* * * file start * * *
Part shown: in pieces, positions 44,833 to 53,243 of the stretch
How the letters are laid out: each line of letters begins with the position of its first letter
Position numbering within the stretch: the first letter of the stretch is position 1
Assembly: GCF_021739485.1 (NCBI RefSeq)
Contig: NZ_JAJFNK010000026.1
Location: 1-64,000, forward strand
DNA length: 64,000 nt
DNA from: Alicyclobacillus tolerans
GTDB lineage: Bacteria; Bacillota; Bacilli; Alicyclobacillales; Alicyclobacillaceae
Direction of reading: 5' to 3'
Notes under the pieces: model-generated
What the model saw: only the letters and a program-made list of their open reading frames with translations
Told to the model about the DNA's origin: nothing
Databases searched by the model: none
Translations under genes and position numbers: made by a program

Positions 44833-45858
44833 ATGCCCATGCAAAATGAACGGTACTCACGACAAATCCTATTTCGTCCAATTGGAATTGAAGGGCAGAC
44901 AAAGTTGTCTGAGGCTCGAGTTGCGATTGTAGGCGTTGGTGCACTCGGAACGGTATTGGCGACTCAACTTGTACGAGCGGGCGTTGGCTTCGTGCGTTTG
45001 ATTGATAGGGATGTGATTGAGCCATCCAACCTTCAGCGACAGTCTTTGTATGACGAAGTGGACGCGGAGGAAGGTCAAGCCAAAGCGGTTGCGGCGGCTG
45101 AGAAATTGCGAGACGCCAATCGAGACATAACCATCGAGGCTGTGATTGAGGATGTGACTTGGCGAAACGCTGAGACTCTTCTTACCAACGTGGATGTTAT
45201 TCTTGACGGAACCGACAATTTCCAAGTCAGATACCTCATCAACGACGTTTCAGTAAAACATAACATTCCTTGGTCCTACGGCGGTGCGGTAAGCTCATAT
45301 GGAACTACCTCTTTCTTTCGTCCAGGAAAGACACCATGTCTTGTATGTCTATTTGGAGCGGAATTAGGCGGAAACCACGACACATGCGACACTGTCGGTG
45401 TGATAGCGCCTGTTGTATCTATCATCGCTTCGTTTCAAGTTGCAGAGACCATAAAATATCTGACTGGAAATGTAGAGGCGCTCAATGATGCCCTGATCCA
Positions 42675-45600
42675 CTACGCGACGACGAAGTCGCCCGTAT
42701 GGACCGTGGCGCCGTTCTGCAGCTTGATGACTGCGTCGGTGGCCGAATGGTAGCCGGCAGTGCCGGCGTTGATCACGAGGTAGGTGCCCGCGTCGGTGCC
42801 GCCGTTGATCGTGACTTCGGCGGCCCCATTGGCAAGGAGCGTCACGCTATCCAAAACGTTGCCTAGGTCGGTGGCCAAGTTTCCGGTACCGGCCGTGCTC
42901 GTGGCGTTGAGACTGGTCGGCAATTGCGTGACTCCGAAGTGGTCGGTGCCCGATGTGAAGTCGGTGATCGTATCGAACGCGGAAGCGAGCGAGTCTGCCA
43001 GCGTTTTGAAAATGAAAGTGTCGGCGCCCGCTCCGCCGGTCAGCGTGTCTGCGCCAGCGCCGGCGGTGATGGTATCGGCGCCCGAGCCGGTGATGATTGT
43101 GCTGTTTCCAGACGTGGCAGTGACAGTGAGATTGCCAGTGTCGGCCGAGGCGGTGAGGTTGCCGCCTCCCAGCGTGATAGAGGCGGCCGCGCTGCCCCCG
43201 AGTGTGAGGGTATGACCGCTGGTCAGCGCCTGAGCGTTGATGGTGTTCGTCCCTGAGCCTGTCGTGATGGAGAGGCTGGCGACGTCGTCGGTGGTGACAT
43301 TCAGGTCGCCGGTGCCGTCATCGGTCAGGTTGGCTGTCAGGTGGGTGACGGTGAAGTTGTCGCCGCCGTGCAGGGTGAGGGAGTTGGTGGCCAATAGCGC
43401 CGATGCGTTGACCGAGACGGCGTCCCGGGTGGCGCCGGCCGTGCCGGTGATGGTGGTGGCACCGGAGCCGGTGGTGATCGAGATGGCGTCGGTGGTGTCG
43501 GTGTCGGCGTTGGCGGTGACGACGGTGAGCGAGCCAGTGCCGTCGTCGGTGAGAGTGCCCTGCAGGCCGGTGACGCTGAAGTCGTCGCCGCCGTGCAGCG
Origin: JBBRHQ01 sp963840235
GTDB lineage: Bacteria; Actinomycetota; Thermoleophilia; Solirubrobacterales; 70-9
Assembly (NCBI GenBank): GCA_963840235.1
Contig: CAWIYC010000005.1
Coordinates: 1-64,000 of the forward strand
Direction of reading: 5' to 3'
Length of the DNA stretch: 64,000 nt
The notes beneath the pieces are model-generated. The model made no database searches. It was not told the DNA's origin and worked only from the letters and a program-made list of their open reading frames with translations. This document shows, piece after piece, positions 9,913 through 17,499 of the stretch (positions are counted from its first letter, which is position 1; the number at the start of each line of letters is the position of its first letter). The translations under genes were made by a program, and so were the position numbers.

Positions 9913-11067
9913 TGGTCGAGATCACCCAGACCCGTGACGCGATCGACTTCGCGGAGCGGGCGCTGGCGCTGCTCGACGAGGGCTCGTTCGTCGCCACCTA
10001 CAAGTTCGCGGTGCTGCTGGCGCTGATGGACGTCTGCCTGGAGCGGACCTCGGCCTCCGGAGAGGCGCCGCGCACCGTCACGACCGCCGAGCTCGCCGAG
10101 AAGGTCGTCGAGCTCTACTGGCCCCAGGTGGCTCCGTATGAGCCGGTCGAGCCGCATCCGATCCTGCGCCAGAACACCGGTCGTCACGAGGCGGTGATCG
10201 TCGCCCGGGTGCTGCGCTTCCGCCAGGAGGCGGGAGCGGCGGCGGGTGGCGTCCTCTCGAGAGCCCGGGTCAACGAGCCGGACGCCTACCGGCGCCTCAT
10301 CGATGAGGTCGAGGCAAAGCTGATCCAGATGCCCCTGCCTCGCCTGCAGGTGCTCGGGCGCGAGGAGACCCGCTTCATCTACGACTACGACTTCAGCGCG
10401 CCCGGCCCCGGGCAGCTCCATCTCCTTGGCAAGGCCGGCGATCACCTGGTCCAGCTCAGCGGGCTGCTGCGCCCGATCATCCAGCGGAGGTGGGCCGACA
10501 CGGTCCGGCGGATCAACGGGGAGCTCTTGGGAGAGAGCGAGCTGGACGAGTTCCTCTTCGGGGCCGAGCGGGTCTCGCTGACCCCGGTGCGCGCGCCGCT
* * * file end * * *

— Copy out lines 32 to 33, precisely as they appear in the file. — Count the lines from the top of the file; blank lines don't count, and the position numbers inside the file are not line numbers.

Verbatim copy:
43301 TCAGGTCGCCGGTGCCGTCATCGGTCAGGTTGGCTGTCAGGTGGGTGACGGTGAAGTTGTCGCCGCCGTGCAGGGTGAGGGAGTTGGTGGCCAATAGCGC
43401 CGATGCGTTGACCGAGACGGCGTCCCGGGTGGCGCCGGCCGTGCCGGTGATGGTGGTGGCACCGGAGCCGGTGGTGATCGAGATGGCGTCGGTGGTGTCG